Corey Harawira-Naera had touched Hell only to return to something worse when he decided to end his life as a 13-year-old. Now, for the first time, the Bulldogs star opens up about the moments that led to that night and his incredible journey to the NRL.
Corey Harawira-Naera has a leather belt in his hand and little idea of what to do next.
But still, he wants out.
Desperate to be free of the bullying, homesickness and most certainly the sudden, overwhelming hopelessness.
And so fighting back tears inside a small, boarding school bedroom, the scrawny schoolboy begins a series of events that will eventually be remembered only as a blur.
Like exactly who raced into that room and saved him?
“Couldn’t say,” Harawira-Naera shrugs.
Just as 11 years on, this newest Canterbury Bulldogs star — and likely, future New Zealand Test backrower — has never spoken in detail about the night with anyone.
Not even mum.
No, that day Harawira-Naera tried to take his own life, it now exists as something of a heartbeat.
The incident this Bulldogs backrower, still only 24, recalls at times like when his new club lost all but three of its opening 14 games, slumping to last on the NRL ladder.
Same deal in March, when unwittingly dragged into an NRL sex tape scandal. Then again in June, when dropped by coach Dean Pay for perceived defensive errors.
Not that anyone, including his teammates, know.
Yet in a chaotic year where this Waimamaku product has left Penrith, represented Maori All Stars, got dropped, reinstated, even been dragged, wrongly, into that video scandal at his old club, the night inside his dorm endures.
“Knowing,” Harawira-Naera says, “that nothing in my life will ever be that tough again”.
Especially when you consider this workaholic Canterbury recruit, signed until the end 2022, is effectively the bedrock on which the Belmore club is now planning its rebuild.
A revival, coincidentally, for which Harawira-Naera is suited perfectly.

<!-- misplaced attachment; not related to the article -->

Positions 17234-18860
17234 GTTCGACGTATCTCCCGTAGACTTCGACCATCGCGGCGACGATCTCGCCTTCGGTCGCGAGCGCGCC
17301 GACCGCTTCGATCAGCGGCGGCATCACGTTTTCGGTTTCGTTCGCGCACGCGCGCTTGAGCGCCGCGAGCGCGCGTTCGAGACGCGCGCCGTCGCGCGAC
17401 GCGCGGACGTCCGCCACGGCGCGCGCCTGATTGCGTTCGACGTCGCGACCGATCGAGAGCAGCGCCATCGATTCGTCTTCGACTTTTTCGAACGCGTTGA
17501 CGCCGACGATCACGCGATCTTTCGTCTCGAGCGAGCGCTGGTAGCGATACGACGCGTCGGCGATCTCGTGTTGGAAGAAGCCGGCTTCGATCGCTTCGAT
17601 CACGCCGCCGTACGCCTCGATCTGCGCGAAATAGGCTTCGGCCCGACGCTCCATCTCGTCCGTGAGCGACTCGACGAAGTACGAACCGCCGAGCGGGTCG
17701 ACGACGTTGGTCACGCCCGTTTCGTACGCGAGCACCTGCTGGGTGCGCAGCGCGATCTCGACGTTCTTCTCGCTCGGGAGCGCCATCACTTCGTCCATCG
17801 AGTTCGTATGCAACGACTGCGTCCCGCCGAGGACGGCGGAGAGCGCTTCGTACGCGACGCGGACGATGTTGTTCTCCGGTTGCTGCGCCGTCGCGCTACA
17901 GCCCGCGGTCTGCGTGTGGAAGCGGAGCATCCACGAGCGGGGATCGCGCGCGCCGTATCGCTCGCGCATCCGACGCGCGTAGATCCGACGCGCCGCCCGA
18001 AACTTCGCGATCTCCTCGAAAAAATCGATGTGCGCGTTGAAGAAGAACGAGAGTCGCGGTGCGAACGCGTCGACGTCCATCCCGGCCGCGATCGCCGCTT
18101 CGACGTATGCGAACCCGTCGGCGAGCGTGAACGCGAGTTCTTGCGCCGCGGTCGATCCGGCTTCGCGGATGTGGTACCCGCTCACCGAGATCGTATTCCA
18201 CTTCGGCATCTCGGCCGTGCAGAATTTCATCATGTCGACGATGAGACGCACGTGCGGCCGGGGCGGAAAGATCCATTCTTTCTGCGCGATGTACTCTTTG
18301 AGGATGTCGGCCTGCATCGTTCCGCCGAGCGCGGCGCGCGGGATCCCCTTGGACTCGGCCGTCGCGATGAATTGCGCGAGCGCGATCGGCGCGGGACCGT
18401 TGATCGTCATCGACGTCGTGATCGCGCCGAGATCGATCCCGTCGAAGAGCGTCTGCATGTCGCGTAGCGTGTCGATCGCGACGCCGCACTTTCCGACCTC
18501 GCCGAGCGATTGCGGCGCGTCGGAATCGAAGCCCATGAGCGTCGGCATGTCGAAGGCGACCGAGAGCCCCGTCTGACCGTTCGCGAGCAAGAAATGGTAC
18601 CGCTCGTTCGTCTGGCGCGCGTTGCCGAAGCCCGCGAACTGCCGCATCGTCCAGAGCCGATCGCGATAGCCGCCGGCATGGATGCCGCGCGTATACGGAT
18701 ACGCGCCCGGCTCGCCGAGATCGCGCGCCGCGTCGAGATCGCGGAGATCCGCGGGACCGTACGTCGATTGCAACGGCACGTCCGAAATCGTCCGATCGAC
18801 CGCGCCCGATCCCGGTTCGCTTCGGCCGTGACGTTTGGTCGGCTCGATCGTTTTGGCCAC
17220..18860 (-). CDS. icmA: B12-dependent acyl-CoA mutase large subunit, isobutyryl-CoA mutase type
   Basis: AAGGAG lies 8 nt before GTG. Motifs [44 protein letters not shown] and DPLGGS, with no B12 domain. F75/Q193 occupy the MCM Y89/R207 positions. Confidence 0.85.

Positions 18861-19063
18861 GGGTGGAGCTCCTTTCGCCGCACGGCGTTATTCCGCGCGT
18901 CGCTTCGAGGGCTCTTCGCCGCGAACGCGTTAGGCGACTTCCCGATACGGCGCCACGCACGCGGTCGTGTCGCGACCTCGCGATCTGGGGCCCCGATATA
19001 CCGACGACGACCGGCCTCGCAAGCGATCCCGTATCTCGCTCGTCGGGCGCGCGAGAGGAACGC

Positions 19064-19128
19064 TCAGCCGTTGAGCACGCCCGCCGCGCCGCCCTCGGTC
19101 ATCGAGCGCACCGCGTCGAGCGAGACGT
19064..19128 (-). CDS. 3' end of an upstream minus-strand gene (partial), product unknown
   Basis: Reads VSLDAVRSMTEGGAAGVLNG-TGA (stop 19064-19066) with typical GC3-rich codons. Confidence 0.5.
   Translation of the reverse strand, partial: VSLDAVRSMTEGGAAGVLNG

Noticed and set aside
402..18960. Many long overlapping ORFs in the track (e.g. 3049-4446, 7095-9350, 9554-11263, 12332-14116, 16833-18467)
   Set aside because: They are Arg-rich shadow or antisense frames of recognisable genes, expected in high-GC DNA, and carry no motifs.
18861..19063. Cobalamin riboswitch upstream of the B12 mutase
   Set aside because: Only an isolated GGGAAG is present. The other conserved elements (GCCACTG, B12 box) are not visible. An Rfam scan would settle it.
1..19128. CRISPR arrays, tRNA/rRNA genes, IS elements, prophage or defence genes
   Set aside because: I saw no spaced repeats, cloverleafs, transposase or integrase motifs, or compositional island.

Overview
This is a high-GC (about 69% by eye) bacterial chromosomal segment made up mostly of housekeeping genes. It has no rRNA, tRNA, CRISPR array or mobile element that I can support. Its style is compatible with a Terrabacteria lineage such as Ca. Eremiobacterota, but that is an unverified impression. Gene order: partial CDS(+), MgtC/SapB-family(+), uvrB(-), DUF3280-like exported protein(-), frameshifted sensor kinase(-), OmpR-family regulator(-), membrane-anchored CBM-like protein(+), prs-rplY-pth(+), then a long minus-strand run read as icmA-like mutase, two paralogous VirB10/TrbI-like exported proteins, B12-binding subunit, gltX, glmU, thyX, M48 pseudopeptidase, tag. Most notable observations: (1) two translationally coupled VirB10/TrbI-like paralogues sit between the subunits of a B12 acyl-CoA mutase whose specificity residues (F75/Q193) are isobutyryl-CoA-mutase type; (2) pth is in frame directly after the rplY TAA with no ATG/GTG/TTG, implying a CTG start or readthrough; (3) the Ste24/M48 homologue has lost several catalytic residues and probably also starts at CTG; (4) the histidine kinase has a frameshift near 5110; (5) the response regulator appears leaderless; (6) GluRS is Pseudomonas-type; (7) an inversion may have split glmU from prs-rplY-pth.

And for proof, go back to that evening when he was just 13.
Back then, the son of a single mum who — having grown up sharing bedrooms in a family home without power, hot water, sometimes both — was this particular night returning to his dorm room following another dinner at the school’s mess hall.
“And I was really down,” Harawira-Naera recalls. “I was homesick, getting bullied, it was tough.
“Then after dinner, headed back to the dorms, one of the boys snuck up behind me and, as a joke, stabbed me in the back with a plastic knife …”
And from there?
“Crazy,” he says. “I just thought ‘nah, I don’t want to be here anymore’.
“So I ran to my room, and tried to end my life.
“It’s something not many people know.
“At the time I wasn’t even really sure how I was going to do it, but my mind was made up.”
At which time, thankfully, another boarder was passing his open door.
“Although I can’t even remember who it was,” Harawira-Naera concedes.
Just as more than a decade on, this gifted footballer with 59 NRL games still struggles to comprehend his snap.
“Although I was a scrawny kid back then, tiny, and had a couple of boys bullying me,” he recalls. “So that wasn’t fun.
“I was really homesick too.
“And while I’d been telling Mum for a while I didn’t want to stay there, I probably wasn’t telling her as much as I meant.
“So then, with that boy sneaking up on me … it was the final straw.”